Forget about the birds and bees; here’s a fishy story about love
I have a friend who has recently begun dating a lovely woman. He and I were talking the other day and he said he’s excited to take his new girlfriend fishing, because his new girlfriend says she “loves to fish.”
I smiled indulgently. Of course she said she loves to fish. We all love to fish when we’re single.
When my husband and I were still dating, he “loved” going to the theater with me, just as I “loved” spending an entire weekend wading in a creek/river/lake/pond/whatever, touching live, squirming worms with my bare hands, shoving a sharp, barbed hook through the poor baby worm body, imagining a scream of terrorized pain from the poor baby worm, hooking a poor defenseless fish, tying that fish by the gills to a stake in the mud before filleting it right there on the bank and then frying it over a campfire.
Oh, I “loved” the crap out of those weekends.
Of course I did. Just like my friend’s shiny new girlfriend loves fishing, too.
After my husband and I got married, I stopped fishing. I just stopped. One day, after we’d been married for about two years, my husband asked why I no longer wanted to go fishing with him.
“Uh, we’re married. Do I still have to do that?” I asked.
“Don’t you like to fish anymore?” he asked, all sad eyes.
“I love you so much. But no. I don’t really like fishing,” I said.
His expression made me feel like a bad wife. Feeling guilty, I went with him. While he fished I read a book next to the creek. That’s called compromise, y’all. Now we compromise by him getting to go fishing with the guys while I stay home with our daughter. It’s the best arrangement.
Here’s another fishy love story which explains my, er, reluctance to fish ever again:
The first year we were married, my husband and I were still in college and we took a biology class together. One of our required field trips was to Crawford State Park in the dead of winter where we had to ice fish. Blech. Sorry, Mr. Williams, but that was the worst class ever.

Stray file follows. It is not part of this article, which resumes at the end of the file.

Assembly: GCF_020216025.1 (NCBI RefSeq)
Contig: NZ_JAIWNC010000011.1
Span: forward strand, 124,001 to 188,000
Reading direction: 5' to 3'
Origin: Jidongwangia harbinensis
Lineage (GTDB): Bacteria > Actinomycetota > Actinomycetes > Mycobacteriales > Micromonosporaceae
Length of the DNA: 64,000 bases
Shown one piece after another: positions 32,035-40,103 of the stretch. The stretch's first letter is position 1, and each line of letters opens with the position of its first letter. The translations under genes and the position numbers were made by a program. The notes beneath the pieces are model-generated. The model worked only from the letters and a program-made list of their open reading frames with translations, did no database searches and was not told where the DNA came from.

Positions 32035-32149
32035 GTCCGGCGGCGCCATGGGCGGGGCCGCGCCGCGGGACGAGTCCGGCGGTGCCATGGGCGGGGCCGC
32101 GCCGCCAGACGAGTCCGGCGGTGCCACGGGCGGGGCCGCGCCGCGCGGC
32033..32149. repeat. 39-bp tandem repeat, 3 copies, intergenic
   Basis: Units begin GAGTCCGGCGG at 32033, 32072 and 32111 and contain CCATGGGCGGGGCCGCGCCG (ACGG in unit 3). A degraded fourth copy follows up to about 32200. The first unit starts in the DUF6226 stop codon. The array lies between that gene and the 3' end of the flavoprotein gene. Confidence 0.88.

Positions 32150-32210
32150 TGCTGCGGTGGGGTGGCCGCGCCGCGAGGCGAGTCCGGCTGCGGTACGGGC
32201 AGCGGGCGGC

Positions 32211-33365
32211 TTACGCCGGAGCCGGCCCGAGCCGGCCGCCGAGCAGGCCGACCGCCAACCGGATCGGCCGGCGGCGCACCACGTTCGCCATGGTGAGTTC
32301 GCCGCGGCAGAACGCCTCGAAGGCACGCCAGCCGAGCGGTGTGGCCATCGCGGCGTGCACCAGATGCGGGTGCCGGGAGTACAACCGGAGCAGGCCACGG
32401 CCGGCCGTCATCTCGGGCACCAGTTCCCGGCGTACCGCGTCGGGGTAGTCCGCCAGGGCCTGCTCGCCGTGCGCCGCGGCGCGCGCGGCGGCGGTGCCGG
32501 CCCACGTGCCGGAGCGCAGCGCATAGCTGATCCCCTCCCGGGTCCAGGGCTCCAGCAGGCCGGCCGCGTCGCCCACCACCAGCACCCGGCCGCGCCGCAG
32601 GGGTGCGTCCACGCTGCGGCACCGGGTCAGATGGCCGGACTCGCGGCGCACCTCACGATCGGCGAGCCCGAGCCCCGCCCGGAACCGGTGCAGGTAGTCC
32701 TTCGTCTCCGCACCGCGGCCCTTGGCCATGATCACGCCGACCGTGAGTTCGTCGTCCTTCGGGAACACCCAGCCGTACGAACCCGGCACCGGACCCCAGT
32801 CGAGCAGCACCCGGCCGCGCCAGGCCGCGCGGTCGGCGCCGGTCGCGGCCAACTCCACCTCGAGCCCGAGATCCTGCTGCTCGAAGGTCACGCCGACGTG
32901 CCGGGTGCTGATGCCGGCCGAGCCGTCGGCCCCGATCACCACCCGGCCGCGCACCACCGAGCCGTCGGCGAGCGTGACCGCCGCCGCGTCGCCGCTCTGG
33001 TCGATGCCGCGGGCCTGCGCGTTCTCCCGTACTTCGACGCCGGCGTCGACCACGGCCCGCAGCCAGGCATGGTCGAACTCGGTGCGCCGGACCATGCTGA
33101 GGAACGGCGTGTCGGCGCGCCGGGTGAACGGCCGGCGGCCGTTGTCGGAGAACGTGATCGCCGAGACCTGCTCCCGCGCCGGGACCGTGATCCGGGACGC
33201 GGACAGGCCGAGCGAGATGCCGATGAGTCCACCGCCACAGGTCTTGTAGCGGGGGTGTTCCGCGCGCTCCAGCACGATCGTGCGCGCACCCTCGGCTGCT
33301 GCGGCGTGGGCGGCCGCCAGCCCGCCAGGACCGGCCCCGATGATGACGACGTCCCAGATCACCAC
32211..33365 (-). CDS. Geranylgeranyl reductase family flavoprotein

I really needed to pass bio and graduate from college, so I laced up some boots and tramped out over that lake. I fished. I was a sport.
That wasn’t all Mr. Williams had up his sleeve, though. After a half day freezing on the lake, we took all the fish we caught back to the lab where we had to do a bunch of science stuff. We weighed them, measured them and, I’m sure, other stuff. That was a long time ago. I forget.
My job was to measure the little fishies. After sitting dead in frozen water for a while, they were stiff. My job was to straighten them out and measure them. I grabbed the first fish and bent its body straight. As I did, a white liquid squeezed out from somewhere on the fish’s body.
I’m pretty sure I squealed like a girl. My teacher walked over. I pointed to my hand, where the liquid stuff was. “What the hell is this?” I asked.
He was so calm. “Kami, don’t worry about it. It’s just a little bit of fish sperm. It’s no big deal.”
Ugh. Ugh, ugh, ugh. I stopped. I let some other squeamish girl measure the fish. Pretty sure I got a C in that class.
Once a girly girl gets fish sperm on her skin, it’s pretty much over. I’ll be the one reading a book by the lake from now on.
I bet within a few months, my friend’s girlfriend will pull up a lawn chair next to mine while the guys fish away.
‘Cause that’s love. We let you fish; you let us not fish.
And also? FYI, fish sperm on your hand is always a big deal, Mr. Williams.